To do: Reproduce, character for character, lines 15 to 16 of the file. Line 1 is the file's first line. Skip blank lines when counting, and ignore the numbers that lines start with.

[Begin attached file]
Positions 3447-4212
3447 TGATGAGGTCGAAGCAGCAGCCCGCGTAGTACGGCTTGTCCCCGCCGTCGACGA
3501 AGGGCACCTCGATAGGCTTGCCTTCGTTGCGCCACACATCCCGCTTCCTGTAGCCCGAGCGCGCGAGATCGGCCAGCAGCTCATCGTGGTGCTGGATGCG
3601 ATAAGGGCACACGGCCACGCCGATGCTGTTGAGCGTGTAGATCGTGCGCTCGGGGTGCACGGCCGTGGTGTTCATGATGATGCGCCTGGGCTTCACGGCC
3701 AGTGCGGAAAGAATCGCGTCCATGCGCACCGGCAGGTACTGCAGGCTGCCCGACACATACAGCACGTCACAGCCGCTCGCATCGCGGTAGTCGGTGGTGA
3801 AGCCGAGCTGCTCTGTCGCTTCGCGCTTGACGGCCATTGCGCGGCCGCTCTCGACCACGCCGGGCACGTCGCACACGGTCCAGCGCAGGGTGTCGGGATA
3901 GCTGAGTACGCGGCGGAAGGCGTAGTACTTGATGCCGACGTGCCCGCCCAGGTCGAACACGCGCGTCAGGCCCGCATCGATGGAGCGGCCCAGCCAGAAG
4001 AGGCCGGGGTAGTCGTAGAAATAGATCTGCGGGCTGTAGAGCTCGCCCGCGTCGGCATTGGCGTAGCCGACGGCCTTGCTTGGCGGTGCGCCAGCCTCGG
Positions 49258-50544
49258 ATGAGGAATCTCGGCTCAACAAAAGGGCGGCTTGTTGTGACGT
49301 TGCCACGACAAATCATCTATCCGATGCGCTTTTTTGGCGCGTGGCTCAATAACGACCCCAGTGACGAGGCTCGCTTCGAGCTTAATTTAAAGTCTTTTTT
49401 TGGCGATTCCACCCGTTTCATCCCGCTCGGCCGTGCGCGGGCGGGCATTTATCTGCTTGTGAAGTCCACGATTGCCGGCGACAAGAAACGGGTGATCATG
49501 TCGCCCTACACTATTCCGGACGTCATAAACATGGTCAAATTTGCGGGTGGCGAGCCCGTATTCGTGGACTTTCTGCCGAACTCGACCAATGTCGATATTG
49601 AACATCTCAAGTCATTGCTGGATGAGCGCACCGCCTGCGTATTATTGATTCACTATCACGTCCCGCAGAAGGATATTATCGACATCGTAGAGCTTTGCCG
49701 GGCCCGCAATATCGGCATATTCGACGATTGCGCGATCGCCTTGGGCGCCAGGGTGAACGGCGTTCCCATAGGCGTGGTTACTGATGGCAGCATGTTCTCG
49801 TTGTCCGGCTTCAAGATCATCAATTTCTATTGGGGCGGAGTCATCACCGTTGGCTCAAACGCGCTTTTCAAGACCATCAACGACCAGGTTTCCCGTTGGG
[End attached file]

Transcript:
49701 GGCCCGCAATATCGGCATATTCGACGATTGCGCGATCGCCTTGGGCGCCAGGGTGAACGGCGTTCCCATAGGCGTGGTTACTGATGGCAGCATGTTCTCG
49801 TTGTCCGGCTTCAAGATCATCAATTTCTATTGGGGCGGAGTCATCACCGTTGGCTCAAACGCGCTTTTCAAGACCATCAACGACCAGGTTTCCCGTTGGG